According to the National Safety Council, along with alcohol and speeding,
distracted driving is one of the top three causes of traffic accidents
and fatalities. A simple text message is all it takes for a car journey
to turn into a trip to hospital for
emergency care. April is Distracted Driving Awareness Month, which is the perfect time
to assess your own driving habits and consider what you can do to make
the roads safer for everyone. Get the facts here about the dangers of
What is distracted driving?
Distracted driving occurs when your mind is not focused on the activity
of driving. Although your brain can switch between different activities
quickly, it can’t do two things at once, which is what makes distracted
driving so dangerous.
When you are talking on the phone, the part of your brain that works to
process visual images
decreases activity by about 30 percent. That is the reason that even hands-free devices are dangerous to use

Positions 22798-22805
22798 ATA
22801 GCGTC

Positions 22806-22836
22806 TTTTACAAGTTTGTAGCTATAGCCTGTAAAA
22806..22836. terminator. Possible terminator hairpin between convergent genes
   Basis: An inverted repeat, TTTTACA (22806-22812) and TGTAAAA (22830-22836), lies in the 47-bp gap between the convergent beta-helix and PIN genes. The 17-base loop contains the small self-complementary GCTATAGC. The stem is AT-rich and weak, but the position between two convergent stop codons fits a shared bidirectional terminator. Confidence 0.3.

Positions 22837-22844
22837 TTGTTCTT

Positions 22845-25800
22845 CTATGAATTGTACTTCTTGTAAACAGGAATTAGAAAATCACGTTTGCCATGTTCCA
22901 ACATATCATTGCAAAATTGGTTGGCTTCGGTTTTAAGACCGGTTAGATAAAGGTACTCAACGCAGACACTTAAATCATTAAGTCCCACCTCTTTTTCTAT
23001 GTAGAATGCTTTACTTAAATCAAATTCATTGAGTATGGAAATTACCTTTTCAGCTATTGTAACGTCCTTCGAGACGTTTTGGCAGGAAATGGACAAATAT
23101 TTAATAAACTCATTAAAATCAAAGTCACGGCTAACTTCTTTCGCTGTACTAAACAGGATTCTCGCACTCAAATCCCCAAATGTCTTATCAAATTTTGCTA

What are some common causes of distracted driving?
Most people think of cell phones when they think of distracted driving,
and texting and talking on the phone are certainly common distractions.
However, many other things can cause distraction when you’re driving,
including things that may seem like normal things to do in the car. Some
other causes of distracted driving include:
- Eating or drinking
- Talking to passengers
- Changing radio stations
- Using in-dash navigation systems
- Putting on makeup
How can I prevent distracted driving?
Make it a habit to store your phone out of reach when you’re driving,
and pull over if you need to use it. Set your radio station and navigation
systems before you leave. If you have a group of passengers, ask them
to keep the noise levels down. If you are the parent of a teen driver,
set an example by keeping your attention completely on the road.
If an accident does occur, Lawnwood Regional Medical Center provides emergency
care in the Treasure Coast around the clock for all of your urgent medical
needs, including a fully equipped
pediatric ER for young patients. To learn more about our hospital services, please
call (800) 382-3522.